Overhead power lines are to be installed above a section of a Swedish public highway in order to provide power to trucks in an experiment designed to reduce emissions from freight transportation in future.
The two-kilometre section of Sweden’s E16 highway north of Stockholm has been equipped with Siemens’ eHighway technology that claims to be twice as energy efficient as a conventional internal combustion engine.
"Not only is energy consumption cut by half, but local air pollution is reduced too," said Roland Edel, Chief Engineer at the Siemens Mobility Division.
The trial, which will last for two years, is the first of its kind in the world. Two diesel hybrid vehicles by Scania have been adapted for the trial.
The trucks have had an intelligent pantograph fitted, which connects and disconnects from the overhead line. While connected, the trucks operate in a zero emission mode. However, they can promptly switch into the diesel-powered mode once they leave the section of the highway equipped with the power line.
The trucks can also be modified to run on natural gas or a battery instead of diesel.
Sweden hopes the technology will take the country closer to its goal of freeing the transport sector from fossil fuels by 2030.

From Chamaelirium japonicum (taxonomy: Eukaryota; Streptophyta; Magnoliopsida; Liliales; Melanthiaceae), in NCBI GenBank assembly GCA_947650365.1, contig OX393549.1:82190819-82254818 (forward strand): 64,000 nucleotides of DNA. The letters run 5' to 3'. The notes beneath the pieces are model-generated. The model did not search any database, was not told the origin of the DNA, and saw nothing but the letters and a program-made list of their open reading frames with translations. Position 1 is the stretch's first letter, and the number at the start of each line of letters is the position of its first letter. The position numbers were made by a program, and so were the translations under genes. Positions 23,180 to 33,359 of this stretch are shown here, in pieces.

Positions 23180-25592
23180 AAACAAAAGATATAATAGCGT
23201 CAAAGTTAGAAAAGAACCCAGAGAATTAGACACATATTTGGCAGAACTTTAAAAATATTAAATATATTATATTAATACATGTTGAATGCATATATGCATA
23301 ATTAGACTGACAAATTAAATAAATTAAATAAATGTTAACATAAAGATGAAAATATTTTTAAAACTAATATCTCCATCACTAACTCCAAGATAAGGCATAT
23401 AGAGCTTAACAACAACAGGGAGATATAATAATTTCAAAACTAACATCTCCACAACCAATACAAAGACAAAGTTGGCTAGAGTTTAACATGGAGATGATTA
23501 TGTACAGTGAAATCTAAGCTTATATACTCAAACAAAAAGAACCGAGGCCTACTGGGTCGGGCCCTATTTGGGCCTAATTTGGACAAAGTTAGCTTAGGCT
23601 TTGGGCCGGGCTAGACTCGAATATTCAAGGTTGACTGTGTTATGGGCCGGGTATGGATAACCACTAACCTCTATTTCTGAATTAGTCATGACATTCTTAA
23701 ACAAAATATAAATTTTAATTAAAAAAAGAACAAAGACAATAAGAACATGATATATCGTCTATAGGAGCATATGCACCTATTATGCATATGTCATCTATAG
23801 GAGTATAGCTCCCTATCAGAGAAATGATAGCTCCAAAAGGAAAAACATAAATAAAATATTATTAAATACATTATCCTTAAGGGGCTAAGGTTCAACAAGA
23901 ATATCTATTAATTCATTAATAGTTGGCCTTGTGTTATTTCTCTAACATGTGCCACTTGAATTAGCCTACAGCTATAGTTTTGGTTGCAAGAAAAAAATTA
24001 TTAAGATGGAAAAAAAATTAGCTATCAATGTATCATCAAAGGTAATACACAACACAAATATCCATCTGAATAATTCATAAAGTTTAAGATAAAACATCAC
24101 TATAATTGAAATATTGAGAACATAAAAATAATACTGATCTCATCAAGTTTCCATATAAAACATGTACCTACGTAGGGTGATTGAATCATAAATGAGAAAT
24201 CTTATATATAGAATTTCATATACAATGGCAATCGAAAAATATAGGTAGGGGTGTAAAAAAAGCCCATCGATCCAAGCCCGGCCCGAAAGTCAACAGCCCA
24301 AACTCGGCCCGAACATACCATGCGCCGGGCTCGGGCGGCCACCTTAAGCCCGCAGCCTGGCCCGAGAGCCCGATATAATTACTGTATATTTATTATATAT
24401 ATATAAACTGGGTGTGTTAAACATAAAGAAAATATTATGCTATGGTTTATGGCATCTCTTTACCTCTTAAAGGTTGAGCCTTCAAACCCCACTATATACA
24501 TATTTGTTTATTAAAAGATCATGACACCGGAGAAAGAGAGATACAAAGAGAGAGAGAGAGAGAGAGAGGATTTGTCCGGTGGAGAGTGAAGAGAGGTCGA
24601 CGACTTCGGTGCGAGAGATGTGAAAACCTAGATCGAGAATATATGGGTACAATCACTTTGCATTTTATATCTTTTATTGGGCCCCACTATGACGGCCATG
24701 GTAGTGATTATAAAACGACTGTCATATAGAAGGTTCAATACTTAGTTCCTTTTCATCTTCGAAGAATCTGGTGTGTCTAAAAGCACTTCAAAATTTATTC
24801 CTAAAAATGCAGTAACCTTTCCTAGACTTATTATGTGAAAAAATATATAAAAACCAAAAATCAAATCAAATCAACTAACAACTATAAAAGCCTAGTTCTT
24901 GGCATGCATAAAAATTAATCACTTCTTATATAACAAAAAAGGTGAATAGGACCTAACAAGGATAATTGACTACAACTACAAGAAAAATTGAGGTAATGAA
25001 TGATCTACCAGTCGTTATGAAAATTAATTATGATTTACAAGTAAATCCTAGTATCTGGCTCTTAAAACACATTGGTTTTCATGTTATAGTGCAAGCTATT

“By far the greatest part of the goods transported in Sweden goes on the road, but only a limited part of the goods can be moved to other traffic types,” explained Anders Berndtsson, chief strategist at the Swedish Transport Administration.
“That is why we must free the trucks from their dependence on fossil fuels, so that they can be of use also in the future. Electric roads offer this possibility and are an excellent complement to the transport system.”
Even though moving cargo transport from trucks to trains may seem like the more obvious and simpler solution, Siemens says it would not be enough due to the growth in freight transport.
Siemens is currently developing another eHighway demonstration project in California in cooperation with Volvo.